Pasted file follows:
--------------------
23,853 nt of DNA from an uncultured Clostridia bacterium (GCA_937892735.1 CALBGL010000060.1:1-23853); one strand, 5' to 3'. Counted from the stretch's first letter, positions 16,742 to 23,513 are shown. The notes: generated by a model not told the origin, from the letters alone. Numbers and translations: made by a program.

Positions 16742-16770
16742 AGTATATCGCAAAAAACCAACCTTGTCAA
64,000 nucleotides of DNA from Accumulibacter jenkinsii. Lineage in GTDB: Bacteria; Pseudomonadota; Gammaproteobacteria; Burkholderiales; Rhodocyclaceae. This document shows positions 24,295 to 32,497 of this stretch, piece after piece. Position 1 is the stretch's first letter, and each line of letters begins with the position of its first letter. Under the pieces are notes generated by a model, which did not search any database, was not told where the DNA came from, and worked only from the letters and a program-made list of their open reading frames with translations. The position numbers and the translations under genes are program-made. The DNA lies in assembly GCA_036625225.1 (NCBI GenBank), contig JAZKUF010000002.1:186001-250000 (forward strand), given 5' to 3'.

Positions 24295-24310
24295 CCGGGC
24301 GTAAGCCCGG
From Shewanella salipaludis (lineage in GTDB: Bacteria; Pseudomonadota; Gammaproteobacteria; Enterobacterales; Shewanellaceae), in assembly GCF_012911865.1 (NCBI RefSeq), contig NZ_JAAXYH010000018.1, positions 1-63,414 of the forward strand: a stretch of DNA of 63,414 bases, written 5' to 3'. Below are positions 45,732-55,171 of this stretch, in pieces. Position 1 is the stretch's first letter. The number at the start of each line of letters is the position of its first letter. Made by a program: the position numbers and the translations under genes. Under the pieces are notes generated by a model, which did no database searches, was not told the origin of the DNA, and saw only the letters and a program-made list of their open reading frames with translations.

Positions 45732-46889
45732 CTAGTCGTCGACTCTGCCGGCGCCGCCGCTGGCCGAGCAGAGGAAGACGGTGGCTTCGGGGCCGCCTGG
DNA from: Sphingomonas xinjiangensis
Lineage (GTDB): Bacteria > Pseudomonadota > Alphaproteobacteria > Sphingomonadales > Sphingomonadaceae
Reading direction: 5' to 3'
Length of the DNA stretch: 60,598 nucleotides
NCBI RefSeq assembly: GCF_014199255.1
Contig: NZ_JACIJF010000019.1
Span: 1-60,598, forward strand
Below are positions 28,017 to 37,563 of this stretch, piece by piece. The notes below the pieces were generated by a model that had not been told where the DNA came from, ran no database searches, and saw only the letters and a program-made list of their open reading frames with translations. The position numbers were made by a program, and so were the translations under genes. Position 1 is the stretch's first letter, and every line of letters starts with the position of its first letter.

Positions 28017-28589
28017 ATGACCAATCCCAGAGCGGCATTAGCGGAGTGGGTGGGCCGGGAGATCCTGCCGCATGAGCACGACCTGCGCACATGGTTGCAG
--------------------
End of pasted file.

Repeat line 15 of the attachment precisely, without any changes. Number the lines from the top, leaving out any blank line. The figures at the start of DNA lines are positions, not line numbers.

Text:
NCBI RefSeq assembly: GCF_014199255.1